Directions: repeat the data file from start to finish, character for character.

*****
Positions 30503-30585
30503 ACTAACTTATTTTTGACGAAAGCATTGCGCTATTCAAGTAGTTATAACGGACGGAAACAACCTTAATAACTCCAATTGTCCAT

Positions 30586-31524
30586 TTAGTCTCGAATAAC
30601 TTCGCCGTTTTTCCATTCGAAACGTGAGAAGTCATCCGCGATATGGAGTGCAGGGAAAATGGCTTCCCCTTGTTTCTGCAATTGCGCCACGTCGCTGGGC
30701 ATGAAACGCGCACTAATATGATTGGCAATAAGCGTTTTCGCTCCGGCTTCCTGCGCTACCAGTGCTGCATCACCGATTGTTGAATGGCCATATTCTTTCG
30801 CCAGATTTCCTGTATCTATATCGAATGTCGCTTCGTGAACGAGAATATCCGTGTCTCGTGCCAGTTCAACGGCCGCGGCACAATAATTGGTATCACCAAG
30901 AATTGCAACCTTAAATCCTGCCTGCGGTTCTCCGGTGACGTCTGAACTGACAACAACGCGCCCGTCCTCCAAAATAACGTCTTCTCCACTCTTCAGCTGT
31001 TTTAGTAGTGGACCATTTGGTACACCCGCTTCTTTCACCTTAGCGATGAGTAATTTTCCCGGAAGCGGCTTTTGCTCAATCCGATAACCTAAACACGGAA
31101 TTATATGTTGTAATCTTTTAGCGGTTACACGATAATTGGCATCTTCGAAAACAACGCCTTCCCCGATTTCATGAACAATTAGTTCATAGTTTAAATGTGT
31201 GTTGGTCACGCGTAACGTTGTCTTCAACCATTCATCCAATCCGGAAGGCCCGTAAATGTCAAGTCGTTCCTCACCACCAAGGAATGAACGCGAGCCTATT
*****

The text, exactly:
Positions 30503-30585
30503 ACTAACTTATTTTTGACGAAAGCATTGCGCTATTCAAGTAGTTATAACGGACGGAAACAACCTTAATAACTCCAATTGTCCAT

Positions 30586-31524
30586 TTAGTCTCGAATAAC
30601 TTCGCCGTTTTTCCATTCGAAACGTGAGAAGTCATCCGCGATATGGAGTGCAGGGAAAATGGCTTCCCCTTGTTTCTGCAATTGCGCCACGTCGCTGGGC
30701 ATGAAACGCGCACTAATATGATTGGCAATAAGCGTTTTCGCTCCGGCTTCCTGCGCTACCAGTGCTGCATCACCGATTGTTGAATGGCCATATTCTTTCG
30801 CCAGATTTCCTGTATCTATATCGAATGTCGCTTCGTGAACGAGAATATCCGTGTCTCGTGCCAGTTCAACGGCCGCGGCACAATAATTGGTATCACCAAG
30901 AATTGCAACCTTAAATCCTGCCTGCGGTTCTCCGGTGACGTCTGAACTGACAACAACGCGCCCGTCCTCCAAAATAACGTCTTCTCCACTCTTCAGCTGT
31001 TTTAGTAGTGGACCATTTGGTACACCCGCTTCTTTCACCTTAGCGATGAGTAATTTTCCCGGAAGCGGCTTTTGCTCAATCCGATAACCTAAACACGGAA
31101 TTATATGTTGTAATCTTTTAGCGGTTACACGATAATTGGCATCTTCGAAAACAACGCCTTCCCCGATTTCATGAACAATTAGTTCATAGTTTAAATGTGT
31201 GTTGGTCACGCGTAACGTTGTCTTCAACCATTCATCCAATCCGGAAGGCCCGTAAATGTCAAGTCGTTCCTCACCACCAAGGAATGAACGCGAGCCTATT